The kebaya is a sheer elegant blouse pinned at the front with a brooch that is worn in various permutations around South East Asia. It gives any woman, rich or poor, young or old, a certain poise and elegance not only with its tailoring, embellishment styles and bright colours, but by way of the identity it gives them. And that is why I love it.
The original kebaya is essentially unchanged from the Javanese style as seen in the 16th century. Prior to 1600, kebaya on Java island were considered to be worn only by royal family, aristocrats and minor nobility, and women walked publicly bare-chested.
In the many years that have passed, this simple blouse became a symbol of political expression of solidarity during war times in Indonesia and as highly localised expressions of ethnic culture, artistry and tailoring traditions in the various countries where it is worn today: Indonesia, Malaysia, Brunei, Burma, Singapore, southern Thailand, Cambodia and the southern part of the Philippines.
Having grown up in South East Asia, I am very familiar with the sight of women wearing kebaya. As I find myself currently on a repeating traveling triangle between Singapore, Phnom Penh and Bali, I decided to take the opportunity to delve deeper into the origins and style of this lovely garment in those cities.
In Bali there are many ceremonial days when people wear their best clothing for a temple visit so there is always a good reason for a new lace number in the wardrobe. A bit like shoes I guess...or is that just me? Receptionist Ni Luh (below) tells me that most of the time women buy fabric, and get a tailor to make the kebaya in the snuggest fit. They then tie a contrasting coloured scarf in a beautiful half bow around the waist.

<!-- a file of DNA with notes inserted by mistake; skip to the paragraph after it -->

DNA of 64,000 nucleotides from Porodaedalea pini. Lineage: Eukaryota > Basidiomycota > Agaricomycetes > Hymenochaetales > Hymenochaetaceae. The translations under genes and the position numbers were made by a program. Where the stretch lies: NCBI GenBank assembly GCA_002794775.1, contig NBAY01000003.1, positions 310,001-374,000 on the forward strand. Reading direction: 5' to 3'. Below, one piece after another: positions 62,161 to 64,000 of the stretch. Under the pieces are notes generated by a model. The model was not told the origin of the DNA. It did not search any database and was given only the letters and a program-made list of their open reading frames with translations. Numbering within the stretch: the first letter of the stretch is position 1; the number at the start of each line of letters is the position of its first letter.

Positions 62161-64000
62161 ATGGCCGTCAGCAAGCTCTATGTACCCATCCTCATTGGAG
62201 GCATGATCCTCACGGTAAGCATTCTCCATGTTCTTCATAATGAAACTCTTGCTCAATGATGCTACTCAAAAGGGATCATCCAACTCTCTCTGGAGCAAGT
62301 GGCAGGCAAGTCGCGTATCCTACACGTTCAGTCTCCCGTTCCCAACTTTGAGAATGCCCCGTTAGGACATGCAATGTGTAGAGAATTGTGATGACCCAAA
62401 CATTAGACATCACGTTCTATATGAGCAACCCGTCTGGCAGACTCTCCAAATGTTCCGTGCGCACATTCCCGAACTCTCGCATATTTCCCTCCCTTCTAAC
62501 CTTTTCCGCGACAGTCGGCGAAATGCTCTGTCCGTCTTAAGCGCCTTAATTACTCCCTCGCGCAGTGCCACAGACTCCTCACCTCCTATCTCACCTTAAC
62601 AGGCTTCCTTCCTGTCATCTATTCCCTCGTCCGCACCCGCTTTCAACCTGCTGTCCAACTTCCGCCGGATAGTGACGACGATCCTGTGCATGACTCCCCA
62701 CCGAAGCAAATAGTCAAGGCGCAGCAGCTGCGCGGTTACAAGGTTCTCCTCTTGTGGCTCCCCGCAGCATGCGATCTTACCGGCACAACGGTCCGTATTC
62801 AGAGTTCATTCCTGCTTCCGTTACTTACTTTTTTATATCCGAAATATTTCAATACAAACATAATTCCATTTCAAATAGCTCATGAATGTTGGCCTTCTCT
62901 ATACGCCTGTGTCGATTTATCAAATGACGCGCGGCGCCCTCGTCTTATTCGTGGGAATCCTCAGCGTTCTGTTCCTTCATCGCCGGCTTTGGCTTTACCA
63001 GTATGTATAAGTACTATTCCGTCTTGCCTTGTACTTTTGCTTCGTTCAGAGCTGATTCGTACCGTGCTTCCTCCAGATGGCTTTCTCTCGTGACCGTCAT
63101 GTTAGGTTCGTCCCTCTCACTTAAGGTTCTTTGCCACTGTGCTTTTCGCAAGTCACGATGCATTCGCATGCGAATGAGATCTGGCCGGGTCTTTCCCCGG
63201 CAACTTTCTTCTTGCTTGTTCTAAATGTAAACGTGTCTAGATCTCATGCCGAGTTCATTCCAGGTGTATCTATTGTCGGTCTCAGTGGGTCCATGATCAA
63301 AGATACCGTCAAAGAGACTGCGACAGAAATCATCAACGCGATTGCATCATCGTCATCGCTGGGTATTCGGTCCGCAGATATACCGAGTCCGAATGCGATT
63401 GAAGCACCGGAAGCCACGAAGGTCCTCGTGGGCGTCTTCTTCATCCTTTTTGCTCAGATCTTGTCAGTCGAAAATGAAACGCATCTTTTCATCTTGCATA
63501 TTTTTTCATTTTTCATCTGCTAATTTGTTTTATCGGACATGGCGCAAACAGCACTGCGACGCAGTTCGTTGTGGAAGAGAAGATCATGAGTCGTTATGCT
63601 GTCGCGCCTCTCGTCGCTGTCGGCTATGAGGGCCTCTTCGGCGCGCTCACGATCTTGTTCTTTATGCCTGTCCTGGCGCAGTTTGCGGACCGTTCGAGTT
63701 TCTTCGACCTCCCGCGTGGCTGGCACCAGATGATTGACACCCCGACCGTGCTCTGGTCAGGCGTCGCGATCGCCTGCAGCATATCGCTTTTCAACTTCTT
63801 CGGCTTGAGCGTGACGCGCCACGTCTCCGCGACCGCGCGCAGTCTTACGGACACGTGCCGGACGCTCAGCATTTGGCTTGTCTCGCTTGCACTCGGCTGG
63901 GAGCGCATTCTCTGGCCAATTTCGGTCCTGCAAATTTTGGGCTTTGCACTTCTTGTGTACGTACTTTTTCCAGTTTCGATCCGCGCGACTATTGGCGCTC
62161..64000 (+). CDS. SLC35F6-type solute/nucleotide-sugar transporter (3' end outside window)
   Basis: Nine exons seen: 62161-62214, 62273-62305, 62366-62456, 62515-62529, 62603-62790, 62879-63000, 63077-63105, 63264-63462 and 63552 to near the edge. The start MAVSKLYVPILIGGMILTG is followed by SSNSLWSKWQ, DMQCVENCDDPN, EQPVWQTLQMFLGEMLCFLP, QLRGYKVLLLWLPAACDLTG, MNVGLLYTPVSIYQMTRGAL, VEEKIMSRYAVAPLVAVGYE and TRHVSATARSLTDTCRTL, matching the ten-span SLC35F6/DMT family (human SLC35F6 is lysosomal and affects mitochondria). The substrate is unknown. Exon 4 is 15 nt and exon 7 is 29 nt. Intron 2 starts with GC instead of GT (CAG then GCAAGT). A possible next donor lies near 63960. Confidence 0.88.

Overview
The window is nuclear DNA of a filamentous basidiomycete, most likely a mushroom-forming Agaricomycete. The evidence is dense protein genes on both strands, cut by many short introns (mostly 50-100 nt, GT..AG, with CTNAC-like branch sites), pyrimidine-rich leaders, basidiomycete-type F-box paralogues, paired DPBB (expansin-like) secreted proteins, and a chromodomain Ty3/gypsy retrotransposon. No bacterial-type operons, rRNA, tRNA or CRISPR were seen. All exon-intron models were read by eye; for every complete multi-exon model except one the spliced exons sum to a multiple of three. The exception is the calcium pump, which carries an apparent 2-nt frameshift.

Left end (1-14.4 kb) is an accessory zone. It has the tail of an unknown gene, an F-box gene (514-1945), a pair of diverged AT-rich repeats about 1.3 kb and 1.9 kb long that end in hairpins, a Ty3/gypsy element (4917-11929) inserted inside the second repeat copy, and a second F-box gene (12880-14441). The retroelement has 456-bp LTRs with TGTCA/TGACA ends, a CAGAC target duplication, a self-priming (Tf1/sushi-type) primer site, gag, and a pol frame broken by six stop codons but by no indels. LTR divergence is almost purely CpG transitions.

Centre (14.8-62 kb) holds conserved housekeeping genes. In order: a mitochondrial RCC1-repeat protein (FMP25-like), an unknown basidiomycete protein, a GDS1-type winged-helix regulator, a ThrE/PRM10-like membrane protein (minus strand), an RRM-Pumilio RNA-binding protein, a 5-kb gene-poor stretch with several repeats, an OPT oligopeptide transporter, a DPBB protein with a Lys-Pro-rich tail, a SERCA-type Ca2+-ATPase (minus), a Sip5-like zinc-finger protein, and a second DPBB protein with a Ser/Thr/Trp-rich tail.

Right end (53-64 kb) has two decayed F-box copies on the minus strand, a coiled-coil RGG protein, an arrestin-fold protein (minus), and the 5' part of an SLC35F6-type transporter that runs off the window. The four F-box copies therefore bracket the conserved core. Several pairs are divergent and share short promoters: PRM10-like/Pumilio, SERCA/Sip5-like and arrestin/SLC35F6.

I had a bit of a shop around in Ubud to see what I could find. There are shops on several streets in Ubud and in the area, that sell finished kebaya. Canangsari on Ubud Main road has a selection of ready made lace kebayas in delicate and two tone changeant colours. Owner Ni Nyoman Soja told me she has around 10 kebaya herself. I tried a deep blue/gold one on and it fit pretty well...
But down the road Toko Yude blew me away with their vast selection of fabrics in the most amazing colours and beadings. Selling the fabrics by the 2 ½ meter piece with the corners and edges already embellished with contrast colour cut work lace broderie and sequins, prices are surprisingly affordable. An olive jacquard silky piece with beautiful plum lace hand beaded edging that I very nearly bought was Rp 650 000 (HK$393). Lovely ikat sarongs in muted colour tones are also on sale and on display. Such a nice blend with the boldness and texture of the cut work lace!
What's your favourite?